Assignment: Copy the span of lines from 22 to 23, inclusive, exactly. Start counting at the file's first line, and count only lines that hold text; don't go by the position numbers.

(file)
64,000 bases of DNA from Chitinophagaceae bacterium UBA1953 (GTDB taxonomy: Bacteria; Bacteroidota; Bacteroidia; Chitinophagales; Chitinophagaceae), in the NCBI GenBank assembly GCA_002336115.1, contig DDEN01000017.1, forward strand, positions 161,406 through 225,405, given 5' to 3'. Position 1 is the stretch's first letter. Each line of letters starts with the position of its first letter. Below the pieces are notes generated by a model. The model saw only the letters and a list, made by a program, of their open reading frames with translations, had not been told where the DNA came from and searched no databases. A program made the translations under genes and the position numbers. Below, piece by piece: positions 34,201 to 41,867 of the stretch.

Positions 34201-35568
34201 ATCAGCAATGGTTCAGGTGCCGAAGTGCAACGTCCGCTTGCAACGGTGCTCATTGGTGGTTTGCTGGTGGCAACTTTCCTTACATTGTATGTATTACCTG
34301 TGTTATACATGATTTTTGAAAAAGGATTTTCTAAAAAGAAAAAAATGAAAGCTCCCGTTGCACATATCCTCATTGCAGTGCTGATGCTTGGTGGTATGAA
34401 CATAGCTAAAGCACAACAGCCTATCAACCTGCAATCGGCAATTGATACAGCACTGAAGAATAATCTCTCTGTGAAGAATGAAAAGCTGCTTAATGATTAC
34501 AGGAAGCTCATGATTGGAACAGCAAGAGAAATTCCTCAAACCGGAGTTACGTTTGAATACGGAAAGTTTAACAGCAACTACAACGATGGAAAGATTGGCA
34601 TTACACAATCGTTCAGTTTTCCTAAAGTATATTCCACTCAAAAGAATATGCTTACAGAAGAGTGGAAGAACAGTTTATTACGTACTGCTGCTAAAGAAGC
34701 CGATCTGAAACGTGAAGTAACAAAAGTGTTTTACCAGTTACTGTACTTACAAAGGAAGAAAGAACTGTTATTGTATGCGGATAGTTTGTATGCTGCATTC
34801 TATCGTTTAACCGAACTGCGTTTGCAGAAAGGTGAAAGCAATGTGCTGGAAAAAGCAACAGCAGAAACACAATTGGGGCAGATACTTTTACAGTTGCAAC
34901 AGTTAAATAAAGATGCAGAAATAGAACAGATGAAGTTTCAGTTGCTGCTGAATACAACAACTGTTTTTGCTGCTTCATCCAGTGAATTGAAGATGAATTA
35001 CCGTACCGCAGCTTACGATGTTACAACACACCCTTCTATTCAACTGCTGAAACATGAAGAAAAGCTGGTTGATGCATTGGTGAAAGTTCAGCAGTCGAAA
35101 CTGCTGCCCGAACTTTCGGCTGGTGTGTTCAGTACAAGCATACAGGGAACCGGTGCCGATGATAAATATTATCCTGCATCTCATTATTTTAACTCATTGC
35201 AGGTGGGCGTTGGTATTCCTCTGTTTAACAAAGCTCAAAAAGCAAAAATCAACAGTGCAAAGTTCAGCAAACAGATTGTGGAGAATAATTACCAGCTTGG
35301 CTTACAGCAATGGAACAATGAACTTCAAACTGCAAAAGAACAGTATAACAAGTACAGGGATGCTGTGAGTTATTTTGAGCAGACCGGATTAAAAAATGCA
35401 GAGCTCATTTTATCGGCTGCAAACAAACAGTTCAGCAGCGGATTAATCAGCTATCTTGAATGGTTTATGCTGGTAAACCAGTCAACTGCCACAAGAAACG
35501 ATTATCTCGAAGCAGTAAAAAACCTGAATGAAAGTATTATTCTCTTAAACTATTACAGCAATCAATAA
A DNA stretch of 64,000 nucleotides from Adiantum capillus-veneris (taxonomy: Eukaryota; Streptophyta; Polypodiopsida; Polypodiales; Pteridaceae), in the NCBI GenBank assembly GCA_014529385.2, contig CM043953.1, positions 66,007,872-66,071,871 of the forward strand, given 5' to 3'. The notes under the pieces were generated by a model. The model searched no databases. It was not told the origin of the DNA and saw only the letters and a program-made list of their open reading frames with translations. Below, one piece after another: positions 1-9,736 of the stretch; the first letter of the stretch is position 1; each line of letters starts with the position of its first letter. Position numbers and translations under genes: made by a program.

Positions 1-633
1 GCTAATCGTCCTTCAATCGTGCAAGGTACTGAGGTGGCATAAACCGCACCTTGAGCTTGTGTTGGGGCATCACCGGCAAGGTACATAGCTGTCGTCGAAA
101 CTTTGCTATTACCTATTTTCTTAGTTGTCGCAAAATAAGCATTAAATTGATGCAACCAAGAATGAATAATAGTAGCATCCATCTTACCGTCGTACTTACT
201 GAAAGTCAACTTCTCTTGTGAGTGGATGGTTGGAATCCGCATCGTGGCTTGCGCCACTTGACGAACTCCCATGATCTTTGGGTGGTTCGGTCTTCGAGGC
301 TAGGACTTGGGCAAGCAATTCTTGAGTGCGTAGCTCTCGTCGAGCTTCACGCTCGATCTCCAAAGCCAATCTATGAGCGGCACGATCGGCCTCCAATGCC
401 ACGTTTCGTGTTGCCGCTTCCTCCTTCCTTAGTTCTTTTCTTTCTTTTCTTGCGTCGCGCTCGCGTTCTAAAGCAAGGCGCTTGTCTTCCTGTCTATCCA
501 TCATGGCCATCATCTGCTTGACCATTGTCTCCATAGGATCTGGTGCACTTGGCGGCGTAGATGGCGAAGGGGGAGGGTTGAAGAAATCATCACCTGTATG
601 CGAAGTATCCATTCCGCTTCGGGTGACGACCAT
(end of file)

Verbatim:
301 TAGGACTTGGGCAAGCAATTCTTGAGTGCGTAGCTCTCGTCGAGCTTCACGCTCGATCTCCAAAGCCAATCTATGAGCGGCACGATCGGCCTCCAATGCC
401 ACGTTTCGTGTTGCCGCTTCCTCCTTCCTTAGTTCTTTTCTTTCTTTTCTTGCGTCGCGCTCGCGTTCTAAAGCAAGGCGCTTGTCTTCCTGTCTATCCA